Creating a Safety Partnership
A safety partnership is defined as:
Leadership, managers and front-line associates jointly focusing on safety and proactively working together in a business entity to minimize the possibility of harm and maximize safety performance.
Creating a genuine safety partnership, therefore, means management and the workforce jointly working toward achieving common and understood safety goals, with clear and consistent communication, efficient monitoring and reporting, and decisive action to investigate blockages and taking the appropriate corrective action as needed. Neither management nor employees can bring about good safety performance on their own. Management, for example, relies on their employees to report potential or actual incidents, follow procedures, work safely, etc. Similarly, employees cannot improve safety on their own. They rely on management, for example, to set the direction for action, develop supporting safety policies, develop appropriate procedures, release the necessary resources to enact the policies, and complete any corrective actions, etc. As such, both managers and employees must recognize that safety is a social activity where everyone has to work together as a team (Cooper & Finley, 2013). Moving from a traditional ‘command and control’ model of safety to one where safety is done with people, not at people is challenging, and takes a consistency of purpose, focus, and execution from all concerned (Cooper, 2008).
Psychosocial risks are a challenging issue in occupational safety and health. They have an impact at several different levels: the individual, the group or organization, and even nationally and globally.
Problems caused by psychosocial risks are not usually a simple consequence of work. However, employees spend a large proportion of their lives at work, and this means that it is important for organisations to promote a good work/life balance to help employees achieve better quality working lives. It would also be useful to stop the differentiation between 'work' and the ‘rest of living.’ Occupational Safety and Health (OSH) professionals can help by raising awareness of psychosocial risks, carrying out risk assessments with the involvement of both managers and workers (as psychosocial risks are related to how work is organised), and supporting improved wellbeing at work.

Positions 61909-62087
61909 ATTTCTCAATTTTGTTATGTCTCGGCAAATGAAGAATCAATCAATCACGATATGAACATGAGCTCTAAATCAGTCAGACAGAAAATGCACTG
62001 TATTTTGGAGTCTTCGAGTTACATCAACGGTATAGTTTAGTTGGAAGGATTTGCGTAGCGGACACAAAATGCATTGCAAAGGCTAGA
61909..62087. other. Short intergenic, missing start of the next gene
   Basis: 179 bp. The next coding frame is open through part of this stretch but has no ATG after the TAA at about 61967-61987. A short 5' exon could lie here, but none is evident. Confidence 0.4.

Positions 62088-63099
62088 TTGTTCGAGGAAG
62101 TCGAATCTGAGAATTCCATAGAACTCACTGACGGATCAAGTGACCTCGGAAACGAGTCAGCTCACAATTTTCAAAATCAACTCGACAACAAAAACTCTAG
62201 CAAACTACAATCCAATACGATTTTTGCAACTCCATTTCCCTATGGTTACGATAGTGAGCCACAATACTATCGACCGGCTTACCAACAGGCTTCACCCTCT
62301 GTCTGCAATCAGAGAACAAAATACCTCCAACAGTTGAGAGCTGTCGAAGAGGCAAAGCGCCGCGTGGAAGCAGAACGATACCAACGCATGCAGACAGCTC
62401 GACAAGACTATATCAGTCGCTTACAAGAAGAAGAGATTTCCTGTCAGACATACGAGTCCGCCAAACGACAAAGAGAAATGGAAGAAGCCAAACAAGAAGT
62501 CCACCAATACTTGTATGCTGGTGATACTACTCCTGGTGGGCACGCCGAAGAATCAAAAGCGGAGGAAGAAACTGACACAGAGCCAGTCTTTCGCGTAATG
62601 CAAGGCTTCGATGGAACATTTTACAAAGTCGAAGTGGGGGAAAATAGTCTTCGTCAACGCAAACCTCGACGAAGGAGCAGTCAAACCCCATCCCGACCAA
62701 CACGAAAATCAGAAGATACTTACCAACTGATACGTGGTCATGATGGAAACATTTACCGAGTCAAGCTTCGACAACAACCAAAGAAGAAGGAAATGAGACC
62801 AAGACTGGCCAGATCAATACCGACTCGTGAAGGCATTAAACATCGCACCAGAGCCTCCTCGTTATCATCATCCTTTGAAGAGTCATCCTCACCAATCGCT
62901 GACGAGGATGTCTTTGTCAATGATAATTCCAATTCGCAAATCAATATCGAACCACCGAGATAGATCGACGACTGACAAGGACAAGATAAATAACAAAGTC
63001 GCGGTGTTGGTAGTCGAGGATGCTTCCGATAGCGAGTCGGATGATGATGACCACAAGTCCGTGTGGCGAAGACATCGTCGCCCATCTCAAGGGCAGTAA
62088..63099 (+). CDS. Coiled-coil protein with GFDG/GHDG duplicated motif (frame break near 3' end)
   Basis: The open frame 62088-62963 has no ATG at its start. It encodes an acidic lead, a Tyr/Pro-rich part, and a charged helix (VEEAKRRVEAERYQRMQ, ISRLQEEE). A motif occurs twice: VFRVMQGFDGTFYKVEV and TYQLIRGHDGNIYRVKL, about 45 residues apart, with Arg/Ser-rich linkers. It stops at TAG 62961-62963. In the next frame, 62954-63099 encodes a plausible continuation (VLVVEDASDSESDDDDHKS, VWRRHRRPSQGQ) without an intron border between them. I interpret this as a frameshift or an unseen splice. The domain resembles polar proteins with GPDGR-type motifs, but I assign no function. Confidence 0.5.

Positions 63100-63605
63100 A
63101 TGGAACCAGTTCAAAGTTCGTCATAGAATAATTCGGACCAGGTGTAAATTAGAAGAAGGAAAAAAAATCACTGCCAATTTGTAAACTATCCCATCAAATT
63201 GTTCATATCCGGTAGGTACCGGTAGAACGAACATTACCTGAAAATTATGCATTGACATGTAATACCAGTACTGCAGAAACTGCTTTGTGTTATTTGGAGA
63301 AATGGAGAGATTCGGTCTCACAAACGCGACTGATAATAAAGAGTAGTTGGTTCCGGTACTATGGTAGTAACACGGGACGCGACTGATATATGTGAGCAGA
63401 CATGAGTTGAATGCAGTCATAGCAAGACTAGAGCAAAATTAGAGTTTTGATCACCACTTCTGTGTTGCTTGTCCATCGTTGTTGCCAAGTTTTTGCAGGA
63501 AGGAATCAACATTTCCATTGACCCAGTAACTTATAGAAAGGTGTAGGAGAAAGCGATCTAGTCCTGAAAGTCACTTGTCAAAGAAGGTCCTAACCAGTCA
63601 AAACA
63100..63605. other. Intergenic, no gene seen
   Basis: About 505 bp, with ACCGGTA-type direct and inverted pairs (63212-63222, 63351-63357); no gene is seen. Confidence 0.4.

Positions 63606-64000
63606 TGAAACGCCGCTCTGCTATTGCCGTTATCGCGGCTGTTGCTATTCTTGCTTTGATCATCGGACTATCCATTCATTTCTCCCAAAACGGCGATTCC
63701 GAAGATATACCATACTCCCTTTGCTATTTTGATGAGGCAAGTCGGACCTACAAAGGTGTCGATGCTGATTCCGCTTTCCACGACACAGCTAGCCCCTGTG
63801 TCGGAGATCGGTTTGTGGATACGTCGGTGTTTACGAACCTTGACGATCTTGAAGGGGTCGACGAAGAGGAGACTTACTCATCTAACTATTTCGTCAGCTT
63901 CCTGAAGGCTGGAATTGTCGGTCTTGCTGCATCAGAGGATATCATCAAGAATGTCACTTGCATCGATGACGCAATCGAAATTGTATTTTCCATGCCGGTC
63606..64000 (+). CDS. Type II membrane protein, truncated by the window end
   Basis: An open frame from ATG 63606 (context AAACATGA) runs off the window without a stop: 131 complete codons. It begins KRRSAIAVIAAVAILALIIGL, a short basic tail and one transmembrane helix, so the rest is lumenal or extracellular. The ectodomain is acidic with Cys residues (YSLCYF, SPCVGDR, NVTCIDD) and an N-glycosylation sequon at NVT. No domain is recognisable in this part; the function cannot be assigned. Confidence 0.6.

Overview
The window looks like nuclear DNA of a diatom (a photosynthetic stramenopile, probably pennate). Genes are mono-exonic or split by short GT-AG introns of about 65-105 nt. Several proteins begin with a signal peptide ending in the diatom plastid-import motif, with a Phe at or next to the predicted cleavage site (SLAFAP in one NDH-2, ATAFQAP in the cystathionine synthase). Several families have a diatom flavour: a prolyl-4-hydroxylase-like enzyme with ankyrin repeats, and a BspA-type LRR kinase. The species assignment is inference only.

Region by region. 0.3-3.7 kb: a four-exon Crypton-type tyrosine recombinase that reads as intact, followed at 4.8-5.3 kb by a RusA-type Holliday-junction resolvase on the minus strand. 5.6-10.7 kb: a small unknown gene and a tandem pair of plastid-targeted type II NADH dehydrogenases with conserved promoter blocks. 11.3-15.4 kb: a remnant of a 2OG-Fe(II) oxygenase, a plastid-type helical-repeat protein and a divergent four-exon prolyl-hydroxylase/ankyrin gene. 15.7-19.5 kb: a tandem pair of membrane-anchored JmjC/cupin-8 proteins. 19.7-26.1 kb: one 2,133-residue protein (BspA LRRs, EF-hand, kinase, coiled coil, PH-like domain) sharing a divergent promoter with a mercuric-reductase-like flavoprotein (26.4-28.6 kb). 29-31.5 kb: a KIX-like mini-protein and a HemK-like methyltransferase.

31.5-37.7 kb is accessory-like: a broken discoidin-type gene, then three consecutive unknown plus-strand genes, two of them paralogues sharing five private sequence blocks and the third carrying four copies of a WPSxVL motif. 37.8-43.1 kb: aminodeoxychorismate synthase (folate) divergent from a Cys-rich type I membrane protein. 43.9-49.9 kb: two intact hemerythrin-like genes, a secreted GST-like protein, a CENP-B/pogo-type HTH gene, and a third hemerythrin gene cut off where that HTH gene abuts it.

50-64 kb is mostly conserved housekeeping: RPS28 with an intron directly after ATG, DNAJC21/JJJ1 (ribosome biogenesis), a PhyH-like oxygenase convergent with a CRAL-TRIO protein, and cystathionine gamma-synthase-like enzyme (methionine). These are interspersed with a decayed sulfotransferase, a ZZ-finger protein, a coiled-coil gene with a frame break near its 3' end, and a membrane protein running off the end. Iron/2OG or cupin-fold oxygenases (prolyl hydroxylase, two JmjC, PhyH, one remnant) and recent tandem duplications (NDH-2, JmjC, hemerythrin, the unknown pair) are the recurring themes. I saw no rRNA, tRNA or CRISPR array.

If a problem is just viewed from a medical point of view, then the solution usually focuses on medical treatment. It may therefore be more appropriate to view health as a continuum rather than a dichotomy. A bio psychosocial model, which considers the worker, their health problem and their environment, both at work and home could be more useful.
OSH practitioners should therefore advocate a holistic, proactive approach to managing psychosocial risks, working in partnership to:
Promoting wellbeing can also offer health and safety professionals a fresh approach to getting health and safety on the agenda. It can help to increase business performance by engaging and motivating employees, improve recruitment and retention and address sickness absence and associated costs. It also provides good opportunities for health and safety professionals to work more closely with other professionals and to develop their own competence. An example of this co-operation can be seen with the IOSH/HWL Train 2015 Challenge, which aimed to raise awareness and improve understanding of psychosocial risks in the workplace.